Sunday, December 19, 2021
by Sister Maura McMenamin, SNDdeN
“Mary set out at that time and went quickly as she could to a town in the hill country of Judah. She went to Zacharias’ house and greeted Elizabeth. Now as soon as Elizabeth heard Mary’s greeting, the child leapt in her womb and Elizabeth was filled with the Holy Spirit. She gave a loud cry and said, of all women you are the most blessed, and blessed is the fruit of your womb. Why should I be honoured with a visit from the mother of my Lord? For the moment that your greeting reached my ears, the child in my womb leapt for joy. Yes blessed is she who believed that the promise made to her by the Lord would be fulfilled”
Perhaps we need to place this passage in the context of the Annunciation, when Mary is told by Gabriel that she is to become the mother of the Son of the most high and he will be named Jesus. She is then told her cousin, Elizabeth will bear a son. There are some key words in our passage which may capture our attention: went quickly, Greeted Elizabeth, Elizabeth’s reaction
At first glance this is a story of two women, each recognizing the “gift-fullness” of the other. Each acknowledges the motherhood of the other. Thus instead of revealing in their own motherhood, they are quick to praise and honour each other’s calling. Mary is to be the mother of the Saviour of the world and Elizabeth to be the mother of his fore-runner. As we approach the feast of Christmas, can we take up the invitation to ponder the story of these two women and consider how it can change our lives?
This story which comes at the end of Advent draws us away from the mad rush of Christmas shopping and the endless round of parties to consider the joy and humility of Mary and Elizabeth.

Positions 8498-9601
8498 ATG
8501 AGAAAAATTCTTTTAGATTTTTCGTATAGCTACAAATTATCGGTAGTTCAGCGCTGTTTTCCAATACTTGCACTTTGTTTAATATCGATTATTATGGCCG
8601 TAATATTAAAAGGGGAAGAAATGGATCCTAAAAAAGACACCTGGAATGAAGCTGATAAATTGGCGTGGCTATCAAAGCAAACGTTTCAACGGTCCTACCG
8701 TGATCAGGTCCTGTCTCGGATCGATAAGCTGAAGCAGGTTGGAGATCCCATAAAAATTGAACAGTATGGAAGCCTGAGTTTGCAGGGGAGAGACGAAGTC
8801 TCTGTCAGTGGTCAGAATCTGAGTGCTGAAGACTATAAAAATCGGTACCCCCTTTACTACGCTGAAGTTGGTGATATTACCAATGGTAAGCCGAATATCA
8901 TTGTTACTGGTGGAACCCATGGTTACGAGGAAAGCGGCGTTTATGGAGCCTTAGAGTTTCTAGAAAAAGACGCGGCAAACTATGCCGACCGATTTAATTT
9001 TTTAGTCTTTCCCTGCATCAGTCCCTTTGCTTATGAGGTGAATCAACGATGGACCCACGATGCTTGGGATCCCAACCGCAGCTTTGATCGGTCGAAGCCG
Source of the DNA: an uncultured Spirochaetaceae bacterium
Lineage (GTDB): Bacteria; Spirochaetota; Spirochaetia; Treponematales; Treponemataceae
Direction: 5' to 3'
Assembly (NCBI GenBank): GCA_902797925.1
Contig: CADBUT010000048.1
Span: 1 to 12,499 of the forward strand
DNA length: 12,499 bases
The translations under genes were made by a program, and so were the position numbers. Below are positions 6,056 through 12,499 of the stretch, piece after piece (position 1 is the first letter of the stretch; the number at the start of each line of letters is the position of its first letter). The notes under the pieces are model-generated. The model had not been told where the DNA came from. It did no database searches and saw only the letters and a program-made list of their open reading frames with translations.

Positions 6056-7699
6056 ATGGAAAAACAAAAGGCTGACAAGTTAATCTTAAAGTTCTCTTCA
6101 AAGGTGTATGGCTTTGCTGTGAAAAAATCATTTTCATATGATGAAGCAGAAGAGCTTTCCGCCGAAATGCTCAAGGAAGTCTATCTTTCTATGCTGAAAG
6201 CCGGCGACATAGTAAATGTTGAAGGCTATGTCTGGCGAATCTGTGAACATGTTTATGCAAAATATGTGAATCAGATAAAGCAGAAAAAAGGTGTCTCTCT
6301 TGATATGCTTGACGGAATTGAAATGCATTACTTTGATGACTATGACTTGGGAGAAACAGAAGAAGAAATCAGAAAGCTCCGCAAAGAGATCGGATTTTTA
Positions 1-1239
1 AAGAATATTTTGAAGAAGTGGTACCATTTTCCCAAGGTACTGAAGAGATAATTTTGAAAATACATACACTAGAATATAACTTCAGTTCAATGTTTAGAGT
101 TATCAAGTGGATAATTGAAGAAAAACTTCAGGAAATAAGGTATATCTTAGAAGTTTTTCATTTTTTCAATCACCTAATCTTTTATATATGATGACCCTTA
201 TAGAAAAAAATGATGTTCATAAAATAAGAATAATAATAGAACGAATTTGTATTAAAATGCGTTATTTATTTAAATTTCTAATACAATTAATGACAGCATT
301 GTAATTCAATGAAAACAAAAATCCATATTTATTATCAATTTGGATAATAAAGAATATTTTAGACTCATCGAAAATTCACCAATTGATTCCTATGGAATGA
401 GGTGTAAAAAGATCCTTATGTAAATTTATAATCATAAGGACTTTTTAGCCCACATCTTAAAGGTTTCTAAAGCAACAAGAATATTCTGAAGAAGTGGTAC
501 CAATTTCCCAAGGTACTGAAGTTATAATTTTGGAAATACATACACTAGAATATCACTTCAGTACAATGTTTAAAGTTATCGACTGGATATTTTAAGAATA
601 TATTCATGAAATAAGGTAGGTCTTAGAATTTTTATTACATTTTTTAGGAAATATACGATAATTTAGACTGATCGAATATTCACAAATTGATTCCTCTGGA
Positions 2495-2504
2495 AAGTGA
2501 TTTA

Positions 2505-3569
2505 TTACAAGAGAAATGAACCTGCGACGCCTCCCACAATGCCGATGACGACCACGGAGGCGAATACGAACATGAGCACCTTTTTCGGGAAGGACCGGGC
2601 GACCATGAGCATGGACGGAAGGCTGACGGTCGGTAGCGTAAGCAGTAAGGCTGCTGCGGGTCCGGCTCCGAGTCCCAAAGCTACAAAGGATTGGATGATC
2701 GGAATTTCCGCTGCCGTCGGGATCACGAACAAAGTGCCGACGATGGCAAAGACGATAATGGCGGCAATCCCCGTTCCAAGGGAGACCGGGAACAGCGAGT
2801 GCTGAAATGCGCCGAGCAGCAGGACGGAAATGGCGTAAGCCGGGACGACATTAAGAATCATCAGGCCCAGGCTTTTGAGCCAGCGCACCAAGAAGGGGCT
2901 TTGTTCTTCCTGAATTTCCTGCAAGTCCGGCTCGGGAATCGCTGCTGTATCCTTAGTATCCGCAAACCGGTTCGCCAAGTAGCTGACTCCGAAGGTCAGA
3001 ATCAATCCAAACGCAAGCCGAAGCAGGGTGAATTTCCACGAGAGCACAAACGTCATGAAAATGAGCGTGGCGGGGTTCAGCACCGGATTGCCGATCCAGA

Going beyond our chosen short passage to the full text of the Magnificat we find a further challenge in the words, The hungry he has filled with good things and the rich sent empty away” Can we turn this statement upside down and seek out those who are at the bottom of our society?
Luke 1: 39-45
Mary set out and traveled to the hill country in haste to a town of Judah, where she entered the house of Zechariah and greeted Elizabeth.
When Elizabeth heard Mary’s greeting, the infant leaped in her womb, and Elizabeth, filled with the Holy Spirit, cried out in a loud voice and said, “Blessed are you among women, and blessed is the fruit of your womb. And how does this happen to me, that the mother of my Lord should come to me? For at the moment the sound of your greeting reached my ears, the infant in my womb leaped for joy. Blessed are you who believed that what was spoken to you by the Lord would be fulfilled.”
The Gospel of the Lord
Meet Sister Maura McMenamin, SNDdeN
Sister Maura, who was born in Scotland, spent most of her religious life in the south of England. For many years she was a primary school head. Before taking up the role of an adviser on Religious Education for the Archdiocese of Southwark, she spent a short time in the Shetland Isles (the most northerly part of the British Isles) setting up catechetical opportunities for children and parents. Later she took up the dual role of adviser and inspector for the Diocese of Plymouth where she also tutored for the Catholic Certificate in Religious Studies for teachers and catechists. She then spent a short time as acting director in Plymouth before taking up the post of Director of the RE Office in Argyll and the Isles. This afforded her the opportunity of travelling to fascinating faraway places such as Barra, Skye and Lewis. Ill health caused her to retire at the age of 70. Then she worked for a while as a part-time on-line tutor for St Bede’s College, Ushaw, tutoring students working towards the CCRS certificate. Sister Maura is now fully retired from active, full-time ministry and has returned to England.